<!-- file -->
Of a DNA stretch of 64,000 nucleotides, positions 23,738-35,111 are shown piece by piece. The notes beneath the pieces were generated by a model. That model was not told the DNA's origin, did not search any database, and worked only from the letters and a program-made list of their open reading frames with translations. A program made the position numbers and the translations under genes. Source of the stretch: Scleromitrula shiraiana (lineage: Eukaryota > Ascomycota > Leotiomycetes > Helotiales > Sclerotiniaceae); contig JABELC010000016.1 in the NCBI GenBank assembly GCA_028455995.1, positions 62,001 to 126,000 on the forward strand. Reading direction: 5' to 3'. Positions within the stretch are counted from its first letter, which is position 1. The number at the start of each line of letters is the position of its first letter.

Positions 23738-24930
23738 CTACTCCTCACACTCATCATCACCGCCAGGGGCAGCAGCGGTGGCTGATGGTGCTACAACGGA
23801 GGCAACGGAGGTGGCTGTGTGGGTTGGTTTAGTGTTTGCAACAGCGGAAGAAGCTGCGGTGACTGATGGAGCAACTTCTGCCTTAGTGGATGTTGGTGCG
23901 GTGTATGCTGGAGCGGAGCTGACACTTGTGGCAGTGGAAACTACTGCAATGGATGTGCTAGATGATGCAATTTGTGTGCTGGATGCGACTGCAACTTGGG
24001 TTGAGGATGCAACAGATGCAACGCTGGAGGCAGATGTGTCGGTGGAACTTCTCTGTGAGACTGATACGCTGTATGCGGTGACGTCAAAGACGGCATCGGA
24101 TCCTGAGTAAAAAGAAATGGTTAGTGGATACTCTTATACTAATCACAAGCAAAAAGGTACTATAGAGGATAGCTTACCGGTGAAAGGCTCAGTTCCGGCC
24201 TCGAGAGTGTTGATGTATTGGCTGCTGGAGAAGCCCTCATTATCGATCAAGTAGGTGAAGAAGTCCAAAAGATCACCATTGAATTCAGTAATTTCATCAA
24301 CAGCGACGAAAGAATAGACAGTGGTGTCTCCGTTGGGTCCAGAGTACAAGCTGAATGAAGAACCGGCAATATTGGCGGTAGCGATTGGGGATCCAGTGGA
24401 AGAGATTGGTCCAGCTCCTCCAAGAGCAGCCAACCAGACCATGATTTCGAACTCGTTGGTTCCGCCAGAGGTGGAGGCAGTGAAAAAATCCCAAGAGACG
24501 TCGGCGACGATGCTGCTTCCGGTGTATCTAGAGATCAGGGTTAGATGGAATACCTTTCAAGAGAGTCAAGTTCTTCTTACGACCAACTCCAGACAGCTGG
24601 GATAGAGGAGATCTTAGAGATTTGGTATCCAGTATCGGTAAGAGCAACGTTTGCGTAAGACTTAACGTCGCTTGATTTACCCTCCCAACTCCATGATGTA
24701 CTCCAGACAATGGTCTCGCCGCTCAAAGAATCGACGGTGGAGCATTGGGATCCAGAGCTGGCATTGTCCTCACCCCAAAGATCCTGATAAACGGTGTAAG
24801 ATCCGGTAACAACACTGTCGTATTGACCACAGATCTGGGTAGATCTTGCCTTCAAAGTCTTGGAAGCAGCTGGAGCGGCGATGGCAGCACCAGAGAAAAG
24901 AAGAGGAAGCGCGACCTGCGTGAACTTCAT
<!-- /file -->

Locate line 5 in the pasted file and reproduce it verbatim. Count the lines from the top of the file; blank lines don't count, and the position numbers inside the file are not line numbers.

23901 GTGTATGCTGGAGCGGAGCTGACACTTGTGGCAGTGGAAACTACTGCAATGGATGTGCTAGATGATGCAATTTGTGTGCTGGATGCGACTGCAACTTGGG